A third big question, however, is “Why?” Why are we here in this world? The secular humanist has great difficulty answering this question, for if there is no God, there is no existence beyond life in this world. If we are simply the chance result of random mutations, there is no real meaning to life—no ultimate purpose other than as sensual people to feed our sensual desires. Oh yes, human beings have a natural knowledge of God even in the midst of their denial of Him, and that knowledge allows them to live outwardly at times and to a limited extent in conformity to that law. People can and do develop answers to this question, which are socially redeeming—to realize personal potential, to serve the higher good (although without God it is somewhat hard to determine the true nature of that higher good), to leave a positive legacy, and the list can go on. But in the end, apart from faith in Christ, death overcomes life and all seems to have been lived in vain. As Solomon wrote in Ecclesiastes: “Therefore I hated life because the work that was done under the sun was distressing to me, for all is vanity and grasping for the wind” (Eccles. 2:17).
Why are we here in this world? Christian education answers that question--to lead others to glorify our Father in heaven! Jesus says, “Let your light so shine before men, that they may see your good works and glorify your Father in heaven.” Our ultimate purpose in life is to draw close to God ourselves and to lead others into a close relationship with God as well! As God’s children, we are His ambassadors (cf. 2 Cor. 5:20). We are to share His message of love and reconciliation with others—sharing the reason for our hope and doing so with gentleness and respect (cf. 1 Peter 3:15 NIV). When selfless love radiates from our persons—our words and actions— people notice that we are different. This causes them to wonder, to question, and when they find out that the source of our joy, our hope, and our confidence is the love of God in Christ, they too will draw near to God and glorify their Father in heaven.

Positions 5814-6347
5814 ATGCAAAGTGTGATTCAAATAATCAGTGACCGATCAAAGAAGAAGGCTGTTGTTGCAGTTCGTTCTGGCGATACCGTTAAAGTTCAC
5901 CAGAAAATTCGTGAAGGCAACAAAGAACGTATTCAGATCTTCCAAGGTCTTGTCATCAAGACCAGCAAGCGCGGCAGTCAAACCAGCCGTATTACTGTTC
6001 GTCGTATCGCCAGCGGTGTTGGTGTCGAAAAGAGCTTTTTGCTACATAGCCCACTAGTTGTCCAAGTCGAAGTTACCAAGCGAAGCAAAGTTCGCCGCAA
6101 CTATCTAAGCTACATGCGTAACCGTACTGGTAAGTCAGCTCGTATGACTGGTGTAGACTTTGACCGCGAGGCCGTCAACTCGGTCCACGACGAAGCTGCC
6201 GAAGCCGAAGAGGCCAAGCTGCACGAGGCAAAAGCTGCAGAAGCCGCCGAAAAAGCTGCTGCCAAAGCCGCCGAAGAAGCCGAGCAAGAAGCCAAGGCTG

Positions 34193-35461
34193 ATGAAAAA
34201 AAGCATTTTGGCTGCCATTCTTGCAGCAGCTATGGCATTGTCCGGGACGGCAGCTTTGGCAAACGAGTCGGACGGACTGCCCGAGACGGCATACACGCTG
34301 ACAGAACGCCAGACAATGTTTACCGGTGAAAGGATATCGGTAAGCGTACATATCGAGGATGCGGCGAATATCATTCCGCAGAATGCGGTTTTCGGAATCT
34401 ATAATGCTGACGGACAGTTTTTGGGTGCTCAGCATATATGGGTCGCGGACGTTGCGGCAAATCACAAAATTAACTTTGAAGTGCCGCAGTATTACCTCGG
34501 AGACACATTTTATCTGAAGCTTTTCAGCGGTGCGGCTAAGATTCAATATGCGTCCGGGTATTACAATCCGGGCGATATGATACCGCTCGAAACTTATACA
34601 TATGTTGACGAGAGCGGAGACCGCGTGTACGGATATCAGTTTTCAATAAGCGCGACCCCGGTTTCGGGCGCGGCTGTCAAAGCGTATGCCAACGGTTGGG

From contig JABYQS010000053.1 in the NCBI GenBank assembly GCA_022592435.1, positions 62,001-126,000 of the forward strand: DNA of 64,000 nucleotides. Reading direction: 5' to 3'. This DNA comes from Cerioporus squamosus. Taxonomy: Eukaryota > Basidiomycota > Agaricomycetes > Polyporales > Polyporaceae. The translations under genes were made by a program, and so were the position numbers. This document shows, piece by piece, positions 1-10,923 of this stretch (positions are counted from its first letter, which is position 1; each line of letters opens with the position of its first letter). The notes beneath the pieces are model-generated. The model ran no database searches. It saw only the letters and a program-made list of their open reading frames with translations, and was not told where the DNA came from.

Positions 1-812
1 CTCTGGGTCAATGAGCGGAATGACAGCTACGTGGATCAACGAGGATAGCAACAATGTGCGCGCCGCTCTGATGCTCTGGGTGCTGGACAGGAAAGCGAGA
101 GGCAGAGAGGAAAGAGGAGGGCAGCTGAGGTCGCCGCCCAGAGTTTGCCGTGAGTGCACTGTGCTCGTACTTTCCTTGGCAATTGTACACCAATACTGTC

My dear friends, we are so blessed to have a Christian Day School here at Immanuel. We are so blessed to have teachers, two of whom we will later install in this service, who have dedicated themselves to assist our parents in instructing their children in the word and ways of God! CHRISTIAN EDUCATION indeed ANSWERS THE BIG QUESTIONS IN LIFE! May we appreciate the blessing God has given us and support the work of both our church and school with diligence and faithfulness! Amen.